STORM (STOkes vector Radiative transfer Model) is introduced,
which was developed in a joint project of DLR and Institut fuer
Weltraumwissenschaften of the Freie Universitaet Berlin. STORM
calculates the Stokes parameters (I, Q, U, V) in a plane parallel,
multi layered atmosphere in the visible and near infrared spectral
range. The scattering characteristics of aerosols are determined
by Mie theory. The surface represents a Lambertian reflector or a
wind ruffled water surface described by Cox-Munk model. The
results of one calculation are the upward and downward directed
Stokes parameters for one wavelength at a desired number of sun
incident and viewing angles at varying altitudes in the principal
plane and other azimuth angles. STORM is applied for an analysis
in view of designing downward looking Earth observing optical
remote sensing systems and values of the degree of polarization
are presented as generic basis for remote sensing system design
and data processing.
Scattering and radiative models are decisive elements in remote sensing applications. Their accuracy has an essential influence on the accuracy of the retrieved information on the physical and chemical constitution of the earth and its environment. An important scientific goal of the 'Atmospheric Processors' Dept. at the Remote Sensing Technology Institute is the development of sophisticated models to analyze atmospheric light scattering and radiative transfer processes in different spectral ranges. To support the scientific exchange and the usage of these models not only in the various active and passive remote sensing techniques the so-called 'Virtual Scattering and Radiative Transfer Laboratory' was developed. This laboratory is a pilot version of an on-line executable scietnfiic software repository. It is basd on a generic 'Virtual Lab' software infrastructure.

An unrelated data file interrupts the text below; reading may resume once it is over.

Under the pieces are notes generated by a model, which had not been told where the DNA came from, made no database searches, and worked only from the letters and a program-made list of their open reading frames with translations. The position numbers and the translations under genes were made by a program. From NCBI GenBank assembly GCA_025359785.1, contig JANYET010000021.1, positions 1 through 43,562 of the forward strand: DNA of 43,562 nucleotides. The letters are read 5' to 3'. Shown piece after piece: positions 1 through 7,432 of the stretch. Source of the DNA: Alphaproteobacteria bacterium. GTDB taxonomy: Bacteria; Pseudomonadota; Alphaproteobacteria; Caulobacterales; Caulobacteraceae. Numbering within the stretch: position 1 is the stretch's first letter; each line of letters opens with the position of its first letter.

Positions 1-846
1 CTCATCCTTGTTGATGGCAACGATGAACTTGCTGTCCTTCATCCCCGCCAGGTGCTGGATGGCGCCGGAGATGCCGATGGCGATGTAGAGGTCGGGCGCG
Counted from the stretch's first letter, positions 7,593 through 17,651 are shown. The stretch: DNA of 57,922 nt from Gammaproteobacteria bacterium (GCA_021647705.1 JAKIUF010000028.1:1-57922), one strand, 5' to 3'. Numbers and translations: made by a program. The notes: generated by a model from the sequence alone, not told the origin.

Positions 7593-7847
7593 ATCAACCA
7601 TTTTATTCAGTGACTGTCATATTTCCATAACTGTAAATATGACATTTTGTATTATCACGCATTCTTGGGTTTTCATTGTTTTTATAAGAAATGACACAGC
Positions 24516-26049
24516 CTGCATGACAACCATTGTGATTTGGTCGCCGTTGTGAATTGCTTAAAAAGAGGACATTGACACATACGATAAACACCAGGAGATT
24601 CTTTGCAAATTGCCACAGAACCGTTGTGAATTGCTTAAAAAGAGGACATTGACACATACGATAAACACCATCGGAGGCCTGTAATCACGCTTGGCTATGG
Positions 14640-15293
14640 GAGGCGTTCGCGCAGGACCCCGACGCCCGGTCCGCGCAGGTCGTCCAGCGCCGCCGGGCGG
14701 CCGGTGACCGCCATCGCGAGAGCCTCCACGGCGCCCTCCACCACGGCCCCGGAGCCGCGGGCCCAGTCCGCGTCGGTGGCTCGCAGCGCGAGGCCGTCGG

Bidirectional measurements of the downward radiance, degree and plane of polarization were performed with the high resolution spectrometers OVID and HiRES in the spectral range of 650 nm - 830 nm on two different days with meteorologically different conditions. The measurements have shown that the spectral and bidirectional behavior of the degree of polarization is different for these two days, especially in the 02A band. It can be assumed that this behavior is caused either by different aerosol types on these two days, or by different height distributions of the aerosol types, or by a combination of these two effects. To simulate the measured Stokes vector, first of all aerosol optical thickness and its height distribution are varied and different calculations are performed.
In a series of radiative transfer calculations the Stokes vector is derived to simulate radiance and polarization measurements in the visible range for different aerosol types. The used radiative transfer model is based on the matrix operator method. The information content of the calculated multiangle Stokes vectors is extracted by a principal component analysis in order to determine the number of independent parameters that describe the system. A correlation analysis is performed between the input variables of the radiative transfer calculations and the scores of each component to obtain the link between them. The objectives of the analysis are: (1) to examine if there is additional information in polarization measurements; (2) to find out which input parameters are derivable from polarization measurements; and (3) to find the optimal viewing geometry either to use polarization effects for the estimation of aerosol types or to avoid the influence of polarization effects on measurements.